Everyone finds salary negotiation a little bit awkward, but it’s part of the process, and that feeling of discomfort dissipates a bit each time you go through it. The earlier you get comfortable negotiating, the better you’ll be at it throughout your career—and, more importantly, the more money you’ll make.
Think of it this way: let’s say you’re making $30k right now. Even if you’re only able to secure a 25% increase for this promotion—and even your next five negotiations each only net you an extra 5%—that still leaves you making nearly $48k.
As my dad’s fond of saying, “if ya don’t ask, ya don’t get”; it’s rare, if not outright unheard-of, for a company to say “you know what? we’re vastly underpaying you!” So seize this opportunity to make a big jump forward in your career—and if the new job isn’t all you hoped it would be, use your newly acquired skills, title, and salary to find something better.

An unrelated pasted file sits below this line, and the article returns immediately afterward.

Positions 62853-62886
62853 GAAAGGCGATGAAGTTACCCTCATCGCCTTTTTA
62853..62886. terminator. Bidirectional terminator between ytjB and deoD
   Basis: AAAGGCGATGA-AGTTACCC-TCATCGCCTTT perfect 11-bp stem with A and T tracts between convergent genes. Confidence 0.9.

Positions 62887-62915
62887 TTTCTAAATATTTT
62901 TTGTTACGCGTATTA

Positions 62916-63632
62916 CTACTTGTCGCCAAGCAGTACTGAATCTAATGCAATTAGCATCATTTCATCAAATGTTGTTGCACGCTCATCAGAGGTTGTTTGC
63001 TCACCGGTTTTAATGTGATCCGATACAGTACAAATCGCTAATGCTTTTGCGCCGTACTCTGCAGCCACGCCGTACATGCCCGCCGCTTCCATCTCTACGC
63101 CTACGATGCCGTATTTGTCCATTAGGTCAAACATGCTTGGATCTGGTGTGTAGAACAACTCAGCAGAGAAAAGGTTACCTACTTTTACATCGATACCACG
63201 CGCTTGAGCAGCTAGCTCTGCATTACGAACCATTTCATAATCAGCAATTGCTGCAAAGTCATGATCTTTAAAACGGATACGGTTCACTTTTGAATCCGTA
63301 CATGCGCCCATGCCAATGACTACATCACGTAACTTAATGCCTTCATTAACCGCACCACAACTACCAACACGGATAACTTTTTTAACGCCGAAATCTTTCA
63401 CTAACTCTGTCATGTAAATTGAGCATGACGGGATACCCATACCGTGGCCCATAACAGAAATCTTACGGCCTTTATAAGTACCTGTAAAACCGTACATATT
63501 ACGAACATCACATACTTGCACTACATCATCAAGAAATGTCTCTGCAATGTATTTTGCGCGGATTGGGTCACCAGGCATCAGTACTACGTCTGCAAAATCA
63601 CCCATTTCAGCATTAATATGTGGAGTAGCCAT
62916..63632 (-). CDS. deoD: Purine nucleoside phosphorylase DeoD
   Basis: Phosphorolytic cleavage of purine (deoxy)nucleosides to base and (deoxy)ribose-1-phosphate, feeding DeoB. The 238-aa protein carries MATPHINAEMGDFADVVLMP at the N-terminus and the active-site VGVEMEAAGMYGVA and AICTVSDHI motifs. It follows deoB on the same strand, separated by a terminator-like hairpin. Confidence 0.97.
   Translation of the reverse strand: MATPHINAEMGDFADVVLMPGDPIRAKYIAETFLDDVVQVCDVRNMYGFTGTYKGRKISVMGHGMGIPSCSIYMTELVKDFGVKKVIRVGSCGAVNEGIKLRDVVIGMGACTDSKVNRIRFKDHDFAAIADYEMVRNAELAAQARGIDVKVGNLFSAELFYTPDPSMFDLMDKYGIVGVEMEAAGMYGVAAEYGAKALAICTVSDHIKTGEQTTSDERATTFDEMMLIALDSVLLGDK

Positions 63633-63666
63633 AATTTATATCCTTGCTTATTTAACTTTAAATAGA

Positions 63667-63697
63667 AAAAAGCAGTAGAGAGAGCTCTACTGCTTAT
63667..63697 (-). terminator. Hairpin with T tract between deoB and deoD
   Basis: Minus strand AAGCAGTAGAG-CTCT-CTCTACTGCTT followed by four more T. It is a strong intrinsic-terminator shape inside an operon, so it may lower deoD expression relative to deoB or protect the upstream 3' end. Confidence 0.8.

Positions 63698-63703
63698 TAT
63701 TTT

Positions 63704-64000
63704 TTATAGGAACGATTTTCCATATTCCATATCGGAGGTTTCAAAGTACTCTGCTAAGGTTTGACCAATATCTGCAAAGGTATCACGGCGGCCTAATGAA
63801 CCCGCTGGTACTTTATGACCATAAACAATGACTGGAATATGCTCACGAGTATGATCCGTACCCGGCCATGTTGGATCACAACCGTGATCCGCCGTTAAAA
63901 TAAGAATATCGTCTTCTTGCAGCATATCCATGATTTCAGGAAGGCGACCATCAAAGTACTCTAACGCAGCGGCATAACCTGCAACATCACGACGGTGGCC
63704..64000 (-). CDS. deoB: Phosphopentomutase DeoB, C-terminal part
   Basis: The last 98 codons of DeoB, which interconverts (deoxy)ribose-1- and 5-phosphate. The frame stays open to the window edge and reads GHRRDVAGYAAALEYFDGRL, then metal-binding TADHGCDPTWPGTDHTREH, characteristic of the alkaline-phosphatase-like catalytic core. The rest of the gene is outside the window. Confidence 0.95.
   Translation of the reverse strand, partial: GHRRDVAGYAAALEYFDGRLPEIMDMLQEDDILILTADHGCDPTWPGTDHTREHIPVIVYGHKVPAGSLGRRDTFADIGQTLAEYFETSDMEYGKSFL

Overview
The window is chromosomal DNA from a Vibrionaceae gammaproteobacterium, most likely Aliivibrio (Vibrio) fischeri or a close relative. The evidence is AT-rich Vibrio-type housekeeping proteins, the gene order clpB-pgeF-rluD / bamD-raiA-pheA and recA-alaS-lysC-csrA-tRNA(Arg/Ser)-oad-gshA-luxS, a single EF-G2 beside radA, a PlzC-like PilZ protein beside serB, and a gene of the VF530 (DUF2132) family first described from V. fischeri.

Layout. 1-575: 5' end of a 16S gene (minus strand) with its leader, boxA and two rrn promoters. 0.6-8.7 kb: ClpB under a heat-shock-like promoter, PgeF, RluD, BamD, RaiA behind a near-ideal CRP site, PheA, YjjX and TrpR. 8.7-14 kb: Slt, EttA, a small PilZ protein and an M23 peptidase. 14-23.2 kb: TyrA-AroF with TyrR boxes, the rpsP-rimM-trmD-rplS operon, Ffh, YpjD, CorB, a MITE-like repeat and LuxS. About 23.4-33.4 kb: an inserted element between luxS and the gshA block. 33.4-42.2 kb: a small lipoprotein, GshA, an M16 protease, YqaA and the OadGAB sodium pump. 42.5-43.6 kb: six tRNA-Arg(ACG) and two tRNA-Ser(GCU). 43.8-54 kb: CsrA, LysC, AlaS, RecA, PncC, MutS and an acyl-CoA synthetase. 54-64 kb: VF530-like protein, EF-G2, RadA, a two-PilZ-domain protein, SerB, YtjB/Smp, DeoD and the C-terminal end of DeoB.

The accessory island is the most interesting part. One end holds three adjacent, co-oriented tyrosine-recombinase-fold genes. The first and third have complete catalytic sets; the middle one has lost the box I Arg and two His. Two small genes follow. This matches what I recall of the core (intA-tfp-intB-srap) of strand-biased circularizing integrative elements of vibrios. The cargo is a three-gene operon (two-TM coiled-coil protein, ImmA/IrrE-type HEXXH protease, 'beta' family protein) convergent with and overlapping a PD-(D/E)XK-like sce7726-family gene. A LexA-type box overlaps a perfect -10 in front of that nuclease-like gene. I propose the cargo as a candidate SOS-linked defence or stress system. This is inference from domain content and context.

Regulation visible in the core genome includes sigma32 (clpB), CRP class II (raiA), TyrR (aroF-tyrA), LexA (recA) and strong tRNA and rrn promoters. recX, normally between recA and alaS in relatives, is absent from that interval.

Businesslady is in her early 30s and somehow managed to find a rewarding career despite her allegedly useless degree in the humanities. Her job history includes everything from food service to retail to corporate nonsense, but she currently does writing and editing for a nonprofit, and devotes the rest of her life to playing video games, patronizing bars, and spending way too much time on the internet.